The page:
A very interesting article came out in the NYT about the general (and relatively accepted) lack of practical preparation of those graduating from law schools. It begs the question: what are we teaching when we teach business?
What they did not get, for all that time and money, was much practical training. Law schools have long emphasized the theoretical over the useful, with classes that are often overstuffed with antiquated distinctions, like the variety of property law in post-feudal England. Professors are rewarded for chin-stroking scholarship, like law review articles with titles like “A Future Foretold: Neo-Aristotelian Praise of Postmodern Legal Theory.”
What are the business skills not taught by business schools? In fact, taught might be the wrong word. What are the business skills not being instilled in our graduates?
Some come to mind immediately. Selling is not the application of marketing coursework. Hiring and firing are skills not acquired through course readings and case studies. Leadership is not got from a lecture on Shackleton. To be fair, there are scattered experiences and challenges that seem to provide new skills more than a mastery of knowledge. But those are few and far between—usually happening in the interstices between chin-stroking lectures.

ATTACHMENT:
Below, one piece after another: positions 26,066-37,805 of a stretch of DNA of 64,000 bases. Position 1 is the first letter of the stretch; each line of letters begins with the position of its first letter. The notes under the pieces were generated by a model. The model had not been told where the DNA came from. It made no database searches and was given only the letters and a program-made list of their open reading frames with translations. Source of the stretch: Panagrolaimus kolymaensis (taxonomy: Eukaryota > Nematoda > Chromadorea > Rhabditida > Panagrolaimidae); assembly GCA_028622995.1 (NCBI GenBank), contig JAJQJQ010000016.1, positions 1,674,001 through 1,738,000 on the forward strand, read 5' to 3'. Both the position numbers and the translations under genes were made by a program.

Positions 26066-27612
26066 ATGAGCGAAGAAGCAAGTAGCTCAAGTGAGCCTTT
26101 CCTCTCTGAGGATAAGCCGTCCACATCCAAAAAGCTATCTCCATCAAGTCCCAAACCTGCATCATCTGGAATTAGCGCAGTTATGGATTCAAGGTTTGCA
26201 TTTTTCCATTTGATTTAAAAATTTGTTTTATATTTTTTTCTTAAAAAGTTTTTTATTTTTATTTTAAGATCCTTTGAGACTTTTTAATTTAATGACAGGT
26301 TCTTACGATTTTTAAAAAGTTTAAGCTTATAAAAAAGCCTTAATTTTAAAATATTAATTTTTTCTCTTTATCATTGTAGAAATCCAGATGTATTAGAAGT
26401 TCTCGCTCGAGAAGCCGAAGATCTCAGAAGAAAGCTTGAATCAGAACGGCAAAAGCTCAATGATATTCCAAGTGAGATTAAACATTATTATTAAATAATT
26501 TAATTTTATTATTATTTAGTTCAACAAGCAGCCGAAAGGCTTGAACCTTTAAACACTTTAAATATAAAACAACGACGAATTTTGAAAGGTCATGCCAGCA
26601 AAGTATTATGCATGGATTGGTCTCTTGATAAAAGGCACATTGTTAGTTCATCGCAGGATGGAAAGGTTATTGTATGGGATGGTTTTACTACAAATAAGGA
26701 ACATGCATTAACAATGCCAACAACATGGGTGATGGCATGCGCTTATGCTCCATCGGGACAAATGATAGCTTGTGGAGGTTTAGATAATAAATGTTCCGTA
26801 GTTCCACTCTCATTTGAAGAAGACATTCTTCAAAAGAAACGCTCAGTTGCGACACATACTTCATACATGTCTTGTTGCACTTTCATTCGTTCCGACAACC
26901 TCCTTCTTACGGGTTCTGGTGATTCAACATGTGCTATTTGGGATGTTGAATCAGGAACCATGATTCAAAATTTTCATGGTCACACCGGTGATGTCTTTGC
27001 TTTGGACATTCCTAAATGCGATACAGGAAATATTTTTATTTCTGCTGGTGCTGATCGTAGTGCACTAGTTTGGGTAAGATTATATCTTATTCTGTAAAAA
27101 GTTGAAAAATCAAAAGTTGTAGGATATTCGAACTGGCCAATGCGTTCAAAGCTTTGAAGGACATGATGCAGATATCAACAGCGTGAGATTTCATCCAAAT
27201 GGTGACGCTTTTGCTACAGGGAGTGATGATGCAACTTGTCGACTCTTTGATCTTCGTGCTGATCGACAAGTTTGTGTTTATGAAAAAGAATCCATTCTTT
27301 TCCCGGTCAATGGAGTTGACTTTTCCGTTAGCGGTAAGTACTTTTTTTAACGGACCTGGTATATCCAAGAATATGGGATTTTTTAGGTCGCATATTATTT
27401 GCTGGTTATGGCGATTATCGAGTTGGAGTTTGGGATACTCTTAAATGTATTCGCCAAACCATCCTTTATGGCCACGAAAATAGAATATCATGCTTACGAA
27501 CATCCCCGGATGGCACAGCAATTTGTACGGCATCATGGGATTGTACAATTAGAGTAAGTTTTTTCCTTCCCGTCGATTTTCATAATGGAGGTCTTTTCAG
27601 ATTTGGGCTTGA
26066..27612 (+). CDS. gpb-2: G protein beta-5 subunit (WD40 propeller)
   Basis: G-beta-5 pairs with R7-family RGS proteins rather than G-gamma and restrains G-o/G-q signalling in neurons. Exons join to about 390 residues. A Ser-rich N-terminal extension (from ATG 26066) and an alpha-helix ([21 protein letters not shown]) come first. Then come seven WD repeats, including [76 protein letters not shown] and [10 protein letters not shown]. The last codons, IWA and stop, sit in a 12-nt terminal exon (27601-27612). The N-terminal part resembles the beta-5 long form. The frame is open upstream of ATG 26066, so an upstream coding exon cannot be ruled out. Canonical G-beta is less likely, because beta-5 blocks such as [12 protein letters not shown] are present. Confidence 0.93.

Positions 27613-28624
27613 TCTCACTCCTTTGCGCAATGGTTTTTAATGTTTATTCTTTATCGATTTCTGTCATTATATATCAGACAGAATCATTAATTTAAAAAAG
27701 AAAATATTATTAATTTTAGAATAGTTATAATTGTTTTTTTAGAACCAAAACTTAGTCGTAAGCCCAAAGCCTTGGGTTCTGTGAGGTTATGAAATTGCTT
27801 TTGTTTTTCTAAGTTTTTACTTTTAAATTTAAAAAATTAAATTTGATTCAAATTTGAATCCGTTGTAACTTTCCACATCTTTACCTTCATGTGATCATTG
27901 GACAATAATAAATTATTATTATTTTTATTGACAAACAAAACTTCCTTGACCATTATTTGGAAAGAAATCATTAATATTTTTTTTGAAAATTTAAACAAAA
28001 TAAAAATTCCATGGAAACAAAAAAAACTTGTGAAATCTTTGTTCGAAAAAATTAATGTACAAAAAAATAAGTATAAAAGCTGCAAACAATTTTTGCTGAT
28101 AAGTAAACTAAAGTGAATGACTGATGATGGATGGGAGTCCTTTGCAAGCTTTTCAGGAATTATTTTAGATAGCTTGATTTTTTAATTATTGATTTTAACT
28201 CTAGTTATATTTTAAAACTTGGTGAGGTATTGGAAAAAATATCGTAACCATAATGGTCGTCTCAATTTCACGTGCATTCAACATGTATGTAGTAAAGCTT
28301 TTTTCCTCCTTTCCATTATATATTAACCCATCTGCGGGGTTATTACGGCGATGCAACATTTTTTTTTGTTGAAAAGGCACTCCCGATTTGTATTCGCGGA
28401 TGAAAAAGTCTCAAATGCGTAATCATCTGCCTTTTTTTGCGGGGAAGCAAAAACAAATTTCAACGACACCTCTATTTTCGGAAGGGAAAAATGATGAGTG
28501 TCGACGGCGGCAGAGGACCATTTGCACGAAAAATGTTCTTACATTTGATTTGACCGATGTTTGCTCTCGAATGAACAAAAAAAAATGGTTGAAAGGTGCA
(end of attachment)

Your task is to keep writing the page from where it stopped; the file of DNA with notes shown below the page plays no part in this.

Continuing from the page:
Worst still, however, I fear that while we catch up to what makes for the practical development of managers and leaders in corporations, the target has moved. In an era where the largest “customers” for our products, corporations, are shedding domestic jobs while ramping up overseas payrolls, the same old business education begins to resemble the classic tales we tell of organizations clinging stubbornly to what they know in the face of disruptive environmental changes.
Surely our graduates require skills other than those suited for long and steady careers in large organizations.
We have been increasingly drawn to entrepeneurship as the rubric for much of what’s missing. It is the situation where there’s no organization to hide in; where there are no colleagues, admins, or others to carry the slack. When you’re building something new—whether a new company or a new venture in an existing one—you can’t fake the basics.
So what are the essential skills that will prepare our students—even our children—to survive and thrive over the next fifty years?
The Stanford d.school approach seems promising:
Avisolo, the d.school is a promising approach. As a 2X graduate of the Stanford Product Design (undergrad and masters) I am a strong believer. There is much to be done to reshape the MBA curriculum and design thinking is a critical piece.